Thursday, August 17, 2006

Reduced for quick sale: $1.99

Summer is ending. The long dark teatime of the soul is nigh. I should start blogging again, if for no other reason, because it's there. Never mind that it has taken me two days to complete this post.

I've been on a quest this week. Call me Ms. Quixote, or Ismael for that matter, as my intentions have little hope of succeeding. I've taken to riding my bike to work. And home, too.

(That may seem obvious, as in the pilot's goal to have as many landings in as many take-offs. But there was a time I also rode my bike to work, but had Hubby pick me up as I labored back. The ride to work at that time was about four or so miles, all downhill. It was a fun ride, I could get to about 35 miles an hour in some parts without pedalling. Which means, theoretically, I could get to -35 miles an hour going home, negating me ever reaching my shower and perhaps, logarithmically speaking, I'd be in Merida, Venezuela by sundown. Anyways, this time, my ride to work is only one mile, but it's nearly all uphill. If I want to afford a double scoop of tossed-salad ice cream in the village square high in the Andes, I had best make a salary first.)

My intention, my goal, my Dulcinea if you will, has as much hope of succeeding as Gondwanaland reuniting, but it's a balm for the environmentalist's soul, and won't do my butt any harm, either. I'm doing it for the glaciers.

Last week I was in San Diego for the ESRI uber-convention. This is a gathering of geeks of epic proportions. Something like 30,000 people gaggling excitedly about Visual Basic, data servers, and metadata. Ok, maybe not very excitedly. Ants on stilts is a far more orgasmic subject. I, being the geek that I am, overcame the potential for a banausic coma and came away with a bit of eagerness to get off my duff and start experimenting with MapBooks. I also found I really don't want to be a VB programmer.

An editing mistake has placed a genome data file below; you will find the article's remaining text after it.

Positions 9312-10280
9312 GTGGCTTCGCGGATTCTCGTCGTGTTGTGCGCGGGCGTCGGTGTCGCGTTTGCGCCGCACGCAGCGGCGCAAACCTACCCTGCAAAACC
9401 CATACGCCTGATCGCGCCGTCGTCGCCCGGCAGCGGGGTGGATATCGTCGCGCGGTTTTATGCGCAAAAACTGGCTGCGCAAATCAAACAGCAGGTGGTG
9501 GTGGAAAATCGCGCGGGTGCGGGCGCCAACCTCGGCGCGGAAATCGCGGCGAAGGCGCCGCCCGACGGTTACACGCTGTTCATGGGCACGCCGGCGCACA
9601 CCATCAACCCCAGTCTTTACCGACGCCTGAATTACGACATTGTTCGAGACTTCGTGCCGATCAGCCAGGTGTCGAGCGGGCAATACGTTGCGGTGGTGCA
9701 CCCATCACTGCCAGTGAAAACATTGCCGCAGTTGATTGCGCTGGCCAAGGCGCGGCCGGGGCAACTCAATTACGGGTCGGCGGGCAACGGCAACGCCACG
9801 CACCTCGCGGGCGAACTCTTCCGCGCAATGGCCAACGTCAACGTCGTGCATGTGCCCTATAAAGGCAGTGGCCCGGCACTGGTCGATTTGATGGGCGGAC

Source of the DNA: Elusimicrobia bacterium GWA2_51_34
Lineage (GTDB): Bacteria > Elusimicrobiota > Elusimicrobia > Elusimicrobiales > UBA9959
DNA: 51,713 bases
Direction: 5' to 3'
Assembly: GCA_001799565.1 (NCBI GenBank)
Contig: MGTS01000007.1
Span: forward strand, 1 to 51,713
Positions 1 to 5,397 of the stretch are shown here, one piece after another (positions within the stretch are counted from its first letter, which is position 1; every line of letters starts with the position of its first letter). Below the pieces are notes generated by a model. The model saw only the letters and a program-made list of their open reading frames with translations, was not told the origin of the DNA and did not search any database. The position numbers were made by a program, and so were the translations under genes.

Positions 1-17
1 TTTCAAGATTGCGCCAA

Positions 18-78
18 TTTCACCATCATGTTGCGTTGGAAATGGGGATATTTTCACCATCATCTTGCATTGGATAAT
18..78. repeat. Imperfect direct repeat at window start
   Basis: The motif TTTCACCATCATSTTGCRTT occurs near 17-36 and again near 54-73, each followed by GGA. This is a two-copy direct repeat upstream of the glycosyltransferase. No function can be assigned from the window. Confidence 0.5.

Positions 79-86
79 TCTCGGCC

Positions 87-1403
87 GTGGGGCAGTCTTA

There is a large poster session at this conference every year. Of special interest to some of my readers (should they ever come back after my summer sabbatical), this year there was a cool map of the island on the TV show Lost . (To see it at a readable scale, click on the expand window button that appears when you hover over the lower left hand corner of the map). Way geeky, which equates with way cool. Totally. The author/cartographer, Johah Adkins, although definately someone I'd probably like to hang out with some night of the conference were my family not there with me, appears to have a disturbingly large amount of free time on his hands. Good for you, Jonah! You're beating the system! What's your secret?

Also, there were several posters on the loss of glacial ice. It was very disturbing, in an in-your-face-how-dare-you-show-me-the-photographic-proof kinda way. I half expected Al Gore to be there. Damn that he wasn't. It's a testament to the stupifying torpor a GIS megalopolix can induce to say that were Al Gore there, he would have livened up the place. (P.S. I love you, Al!)

Thus, I've taken it upon myself to save, oh, a mere cubic centimeter of glacial ice and bike to work. (And see the last season's finale of Lost).

That's what keeps me going when it's 105F out there, and I'm riding into a sirocco. Glaciers. If nothing else, it makes me think "cool."

Of course, as I mentioned, it doesn't hurt my butt, either. Alas for depreciated pastries. I came into work yesterday (when I started this post), and there by the printer was a box of discounted day-old donuts. The old college student/field biologist in me could not resist. Free food. Must imbibe. It could have been cat food, I'd still have taken advantage of it. Meow, meow, meow.

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